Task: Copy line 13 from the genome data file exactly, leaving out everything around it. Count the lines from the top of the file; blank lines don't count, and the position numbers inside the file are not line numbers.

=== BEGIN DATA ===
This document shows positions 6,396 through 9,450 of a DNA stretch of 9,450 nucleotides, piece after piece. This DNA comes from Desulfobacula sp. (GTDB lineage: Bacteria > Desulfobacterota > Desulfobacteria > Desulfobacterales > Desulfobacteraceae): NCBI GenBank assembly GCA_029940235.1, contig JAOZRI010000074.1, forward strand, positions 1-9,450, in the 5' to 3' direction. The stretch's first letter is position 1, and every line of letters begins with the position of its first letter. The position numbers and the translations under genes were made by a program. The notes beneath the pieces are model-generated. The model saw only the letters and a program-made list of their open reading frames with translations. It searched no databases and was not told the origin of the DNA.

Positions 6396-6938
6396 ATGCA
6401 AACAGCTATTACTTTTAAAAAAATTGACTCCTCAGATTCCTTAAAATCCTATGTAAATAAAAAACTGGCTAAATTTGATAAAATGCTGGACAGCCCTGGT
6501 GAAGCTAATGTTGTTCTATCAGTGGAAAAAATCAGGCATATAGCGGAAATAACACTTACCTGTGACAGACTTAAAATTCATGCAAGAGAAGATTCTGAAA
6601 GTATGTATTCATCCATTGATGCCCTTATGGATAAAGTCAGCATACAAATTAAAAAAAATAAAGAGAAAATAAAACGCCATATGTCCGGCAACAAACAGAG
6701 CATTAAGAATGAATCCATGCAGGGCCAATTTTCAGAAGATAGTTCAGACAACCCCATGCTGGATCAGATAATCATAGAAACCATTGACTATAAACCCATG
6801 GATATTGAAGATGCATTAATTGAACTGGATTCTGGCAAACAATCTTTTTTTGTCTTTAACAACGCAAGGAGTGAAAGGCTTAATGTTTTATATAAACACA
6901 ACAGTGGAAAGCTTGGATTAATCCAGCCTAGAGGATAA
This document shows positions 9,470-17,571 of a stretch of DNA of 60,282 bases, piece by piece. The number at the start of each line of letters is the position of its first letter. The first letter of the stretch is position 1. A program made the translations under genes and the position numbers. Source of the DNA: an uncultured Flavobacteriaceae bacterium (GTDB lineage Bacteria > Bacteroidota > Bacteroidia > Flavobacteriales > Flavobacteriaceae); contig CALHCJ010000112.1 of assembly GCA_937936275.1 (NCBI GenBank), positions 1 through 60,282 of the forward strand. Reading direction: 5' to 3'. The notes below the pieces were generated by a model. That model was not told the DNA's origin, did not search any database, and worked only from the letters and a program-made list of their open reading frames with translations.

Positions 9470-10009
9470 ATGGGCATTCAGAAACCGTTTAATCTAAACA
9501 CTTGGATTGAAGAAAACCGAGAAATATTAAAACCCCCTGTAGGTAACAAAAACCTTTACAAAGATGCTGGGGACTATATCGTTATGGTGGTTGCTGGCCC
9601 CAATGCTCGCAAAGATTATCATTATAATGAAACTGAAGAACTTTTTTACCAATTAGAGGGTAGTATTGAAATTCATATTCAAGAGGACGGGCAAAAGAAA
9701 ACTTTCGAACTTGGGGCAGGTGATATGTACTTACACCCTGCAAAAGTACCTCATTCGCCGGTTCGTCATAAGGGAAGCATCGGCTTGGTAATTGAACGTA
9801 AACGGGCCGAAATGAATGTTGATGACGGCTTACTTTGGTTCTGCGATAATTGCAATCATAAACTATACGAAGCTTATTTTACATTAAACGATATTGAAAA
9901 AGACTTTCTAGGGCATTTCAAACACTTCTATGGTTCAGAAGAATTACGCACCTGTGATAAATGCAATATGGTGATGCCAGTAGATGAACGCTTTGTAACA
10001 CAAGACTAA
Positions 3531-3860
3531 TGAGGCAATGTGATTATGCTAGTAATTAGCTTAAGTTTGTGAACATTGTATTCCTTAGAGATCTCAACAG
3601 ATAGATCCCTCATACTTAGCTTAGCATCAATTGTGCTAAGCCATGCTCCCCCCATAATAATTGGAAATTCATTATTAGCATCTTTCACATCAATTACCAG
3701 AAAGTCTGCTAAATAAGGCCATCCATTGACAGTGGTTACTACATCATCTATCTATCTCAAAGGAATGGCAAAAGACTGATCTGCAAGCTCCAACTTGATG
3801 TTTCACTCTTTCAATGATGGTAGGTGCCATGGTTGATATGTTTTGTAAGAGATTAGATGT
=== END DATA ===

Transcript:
9501 CTTGGATTGAAGAAAACCGAGAAATATTAAAACCCCCTGTAGGTAACAAAAACCTTTACAAAGATGCTGGGGACTATATCGTTATGGTGGTTGCTGGCCC